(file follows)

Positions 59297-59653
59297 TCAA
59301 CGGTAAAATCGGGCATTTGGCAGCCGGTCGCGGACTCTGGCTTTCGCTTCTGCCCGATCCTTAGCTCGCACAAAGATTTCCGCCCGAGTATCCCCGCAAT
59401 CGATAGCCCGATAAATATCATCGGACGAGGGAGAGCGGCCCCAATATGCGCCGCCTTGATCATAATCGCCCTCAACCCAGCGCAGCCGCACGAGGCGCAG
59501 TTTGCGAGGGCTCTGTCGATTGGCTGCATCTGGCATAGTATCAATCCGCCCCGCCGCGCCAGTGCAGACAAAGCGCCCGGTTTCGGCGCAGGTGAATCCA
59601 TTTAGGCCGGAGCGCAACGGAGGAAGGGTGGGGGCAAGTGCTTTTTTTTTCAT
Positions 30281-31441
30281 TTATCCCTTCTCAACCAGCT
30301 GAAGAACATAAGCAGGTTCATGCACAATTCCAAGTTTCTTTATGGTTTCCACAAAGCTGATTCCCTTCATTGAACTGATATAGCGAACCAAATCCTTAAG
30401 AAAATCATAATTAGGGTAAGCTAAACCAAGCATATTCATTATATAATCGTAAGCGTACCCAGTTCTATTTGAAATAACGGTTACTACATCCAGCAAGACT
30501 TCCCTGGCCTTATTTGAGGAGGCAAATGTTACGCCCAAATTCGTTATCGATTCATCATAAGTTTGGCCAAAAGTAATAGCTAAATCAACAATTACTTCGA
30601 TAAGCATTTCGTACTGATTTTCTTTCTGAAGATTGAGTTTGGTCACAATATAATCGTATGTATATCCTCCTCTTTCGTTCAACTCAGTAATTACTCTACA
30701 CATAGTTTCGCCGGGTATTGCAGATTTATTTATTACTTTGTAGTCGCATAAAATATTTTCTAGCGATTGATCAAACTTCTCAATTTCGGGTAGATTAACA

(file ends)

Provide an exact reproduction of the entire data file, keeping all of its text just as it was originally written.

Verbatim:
Positions 59297-59653
59297 TCAA
59301 CGGTAAAATCGGGCATTTGGCAGCCGGTCGCGGACTCTGGCTTTCGCTTCTGCCCGATCCTTAGCTCGCACAAAGATTTCCGCCCGAGTATCCCCGCAAT
59401 CGATAGCCCGATAAATATCATCGGACGAGGGAGAGCGGCCCCAATATGCGCCGCCTTGATCATAATCGCCCTCAACCCAGCGCAGCCGCACGAGGCGCAG
59501 TTTGCGAGGGCTCTGTCGATTGGCTGCATCTGGCATAGTATCAATCCGCCCCGCCGCGCCAGTGCAGACAAAGCGCCCGGTTTCGGCGCAGGTGAATCCA
59601 TTTAGGCCGGAGCGCAACGGAGGAAGGGTGGGGGCAAGTGCTTTTTTTTTCAT
Positions 30281-31441
30281 TTATCCCTTCTCAACCAGCT
30301 GAAGAACATAAGCAGGTTCATGCACAATTCCAAGTTTCTTTATGGTTTCCACAAAGCTGATTCCCTTCATTGAACTGATATAGCGAACCAAATCCTTAAG
30401 AAAATCATAATTAGGGTAAGCTAAACCAAGCATATTCATTATATAATCGTAAGCGTACCCAGTTCTATTTGAAATAACGGTTACTACATCCAGCAAGACT
30501 TCCCTGGCCTTATTTGAGGAGGCAAATGTTACGCCCAAATTCGTTATCGATTCATCATAAGTTTGGCCAAAAGTAATAGCTAAATCAACAATTACTTCGA
30601 TAAGCATTTCGTACTGATTTTCTTTCTGAAGATTGAGTTTGGTCACAATATAATCGTATGTATATCCTCCTCTTTCGTTCAACTCAGTAATTACTCTACA
30701 CATAGTTTCGCCGGGTATTGCAGATTTATTTATTACTTTGTAGTCGCATAAAATATTTTCTAGCGATTGATCAAACTTCTCAATTTCGGGTAGATTAACA